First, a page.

These 6 Things Could Make You More Likely to Have a Heart Attack, According to a Dietitian
Did you know in the U.S., someone suffers a heart attack every 40 seconds? Chances are you know at least one person who's had a heart attack and the thought of experiencing on yourself can certainly be scary. The good news is, you can reduce your risk for heart attacks by making wise lifestyle changes. Read on to find out what a heart attack is, the risk factors and how you can regularly make small wins for better well-being in the long run.
What is a heart attack?
A heart attack occurs when the blood flow to the heart is reduced or cut off completely. Blood carries oxygen and nutrients throughout the body. When the blood flow is restricted or cut off, parts of the muscles do not receive oxygen and nutrients. The lack of oxygen causes damage to the heart muscle. The extent of the damage, however, can vary.
The heart can recover from the heart attack by forming scar tissue. But, the heart may no longer be in its best shape, where it may not pump blood as effectively and efficiently it previously did.
Surprising or not, you can have a heart attack without even knowing it, simply because they do not always show the classic symptoms of excruciating chest pain and sudden shortness of breath, like what you see in movies.
A heart attack is different from a cardiac arrest. With cardiac arrest, the heart beats abnormally fast and out of its normal rhythm or stops beating all of a sudden.
The analogy between the two is a plumbing issue for the former and an electrical problem for the latter. Though the two are different, a heart attack may cause a cardiac arrest.
Why does a heart attack occur?
If heart attacks are known as the silent killer, then what is the cause behind this?
Atherosclerosis, a condition where fat, cholesterol and other substances, collectively known as plaque, deposit along the lining of the coronary arteries that supply the heart muscle, hardens the once flexible and elastic arterial walls.
Over time, the plaque also restricts the blood flow, making it a narrow passage for blood flow.
The plaque may also burst, forming a blood clot by blocking the blood flow, or it may break apart to travel in the bloodstream.
Foreseeing a heart attack isn't always likely, as there are often no symptoms associated with atherosclerosis. By the time you notice any symptoms, though, your arteries may likely be so narrowed or clogged where the blood supply is severely impacted. But thankfully, there are a number of risk factors we know can increase your chances of having a heart attack. By being aware of your risk, you're better prepared to care for your heart—and your health overall.
These 6 Things Could Make You More Likely to Get a Heart Attack
Several factors can increase your risk of having a heart attack. According to the American Heart Association, there are risk factors that you cannot change, such as your gender, age, ethnicity and family history of heart disease. But don't sweat—there are other risk factors that you can address, including:
1. You have high-blood cholesterol
Your liver makes cholesterol, a waxy substance that plays an essential role in hormone production, cell membrane structure and more.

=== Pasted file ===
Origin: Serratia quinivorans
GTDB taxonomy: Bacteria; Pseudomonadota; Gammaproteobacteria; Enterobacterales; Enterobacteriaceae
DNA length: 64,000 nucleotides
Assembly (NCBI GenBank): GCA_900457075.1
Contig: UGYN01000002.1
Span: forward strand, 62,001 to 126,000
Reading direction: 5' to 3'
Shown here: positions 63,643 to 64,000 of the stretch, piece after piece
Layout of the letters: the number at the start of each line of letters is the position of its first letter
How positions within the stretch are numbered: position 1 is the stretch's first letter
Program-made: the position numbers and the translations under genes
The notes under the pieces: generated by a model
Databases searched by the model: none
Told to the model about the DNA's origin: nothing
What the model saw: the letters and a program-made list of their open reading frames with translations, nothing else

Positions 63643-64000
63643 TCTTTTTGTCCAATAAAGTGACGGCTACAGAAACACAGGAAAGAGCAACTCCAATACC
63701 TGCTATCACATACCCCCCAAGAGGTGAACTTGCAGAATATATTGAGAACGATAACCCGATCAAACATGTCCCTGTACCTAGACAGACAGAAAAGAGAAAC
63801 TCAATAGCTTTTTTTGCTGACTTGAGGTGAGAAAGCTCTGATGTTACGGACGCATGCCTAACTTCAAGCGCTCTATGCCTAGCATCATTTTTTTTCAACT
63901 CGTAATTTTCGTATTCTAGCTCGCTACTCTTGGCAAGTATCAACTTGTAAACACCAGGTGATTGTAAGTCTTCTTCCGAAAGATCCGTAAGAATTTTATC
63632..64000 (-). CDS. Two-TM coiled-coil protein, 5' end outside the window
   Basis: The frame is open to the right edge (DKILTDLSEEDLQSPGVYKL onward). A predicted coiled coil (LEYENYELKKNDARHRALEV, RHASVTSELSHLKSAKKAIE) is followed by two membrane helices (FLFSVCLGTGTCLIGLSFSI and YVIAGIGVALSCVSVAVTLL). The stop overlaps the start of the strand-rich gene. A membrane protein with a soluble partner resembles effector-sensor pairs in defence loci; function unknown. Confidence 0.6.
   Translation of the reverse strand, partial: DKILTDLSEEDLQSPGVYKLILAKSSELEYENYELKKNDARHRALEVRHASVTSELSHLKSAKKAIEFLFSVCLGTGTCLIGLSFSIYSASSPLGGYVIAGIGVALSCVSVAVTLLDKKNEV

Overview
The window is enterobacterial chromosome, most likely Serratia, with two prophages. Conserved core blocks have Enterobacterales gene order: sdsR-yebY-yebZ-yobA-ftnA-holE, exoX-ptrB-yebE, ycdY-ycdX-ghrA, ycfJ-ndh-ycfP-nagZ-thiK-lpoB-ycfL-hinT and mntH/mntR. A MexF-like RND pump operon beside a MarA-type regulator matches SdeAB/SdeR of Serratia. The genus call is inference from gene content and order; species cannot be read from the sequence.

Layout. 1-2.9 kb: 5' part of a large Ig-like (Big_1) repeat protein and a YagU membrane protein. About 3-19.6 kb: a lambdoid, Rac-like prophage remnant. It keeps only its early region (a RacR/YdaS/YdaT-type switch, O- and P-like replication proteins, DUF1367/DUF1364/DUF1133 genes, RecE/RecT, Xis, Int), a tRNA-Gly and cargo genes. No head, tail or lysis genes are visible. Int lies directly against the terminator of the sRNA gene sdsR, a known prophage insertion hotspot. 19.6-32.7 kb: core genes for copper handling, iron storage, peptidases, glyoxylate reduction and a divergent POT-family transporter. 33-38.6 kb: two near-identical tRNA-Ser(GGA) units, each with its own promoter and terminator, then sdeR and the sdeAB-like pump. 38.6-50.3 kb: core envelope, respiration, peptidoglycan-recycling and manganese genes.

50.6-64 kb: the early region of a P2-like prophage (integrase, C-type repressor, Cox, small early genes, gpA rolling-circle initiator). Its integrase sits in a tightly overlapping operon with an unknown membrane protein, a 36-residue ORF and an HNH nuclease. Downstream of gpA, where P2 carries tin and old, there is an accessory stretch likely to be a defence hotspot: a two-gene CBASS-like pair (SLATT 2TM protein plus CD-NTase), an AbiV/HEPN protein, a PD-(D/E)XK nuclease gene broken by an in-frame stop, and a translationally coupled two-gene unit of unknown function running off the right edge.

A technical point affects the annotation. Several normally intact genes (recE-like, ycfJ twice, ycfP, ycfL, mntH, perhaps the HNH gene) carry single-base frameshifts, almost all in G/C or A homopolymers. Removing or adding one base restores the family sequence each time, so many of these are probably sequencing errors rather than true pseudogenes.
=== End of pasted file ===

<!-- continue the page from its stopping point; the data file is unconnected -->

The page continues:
When you hear or read about high blood cholesterol levels, they refer to lipoproteins, a substance that carries cholesterol in the bloodstream.
A high level of LDL, also known as low-density lipoproteins (or the "bad" cholesterol), present in your blood means that there is a lot of cholesterol transported by these lipoproteins. Having a high level of LDL present poses a risk for atherosclerosis, which in the long run, may lead to a heart attack.
And despite what you my have previously heard about cholesterol, eating foods that contain cholesterol, such as those found in egg yolk, meat, shrimp and full-fat dairy products, may not necessarily raise your blood cholesterol. Instead, a diet high in saturated fat and trans fat may increase the LDL cholesterol level.
Read More: 5 Habits to Break to Lower Cholesterol
2. You have high triglycerides
Along with an elevated LDL level, a high triglyceride level puts you at an even higher risk of developing atherosclerosis.
Triglycerides are the most common type of fat found in the body. Stored inside the fat cells, they are also present in the food you eat.
Your body can convert some of the foods you eat into triglycerides.
Specifically, when you eat more calories than your body needs, over do it on high-fat foods or those with simple carbohydrates (like soda and sweets), the excess is transformed into triglycerides and stored as body fat.
In other words, making changes to your diet may help lower your LDL cholesterol and triglyceride levels, consequently decreasing your risk for heart attacks.
You can reduce your LDL cholesterol and triglyceride levels by:
1. Reducing saturated fats in your diet: The American Heart Association recommends consuming no more than 5 to 6 percent of your daily calories from saturated fat. This percentage is equivalent to 13 grams per day based on a 2,000-calorie diet.
You can find saturated fat in meat, dairy products and some plant-based oils such as coconut oil, palm oil and palm kernel oil.
Replacing some saturated fats with healthier fats, such as monousaturated and unsaturated fats found in olive oil, avocados, nuts, seeds and fish, would help improve your blood cholesterol.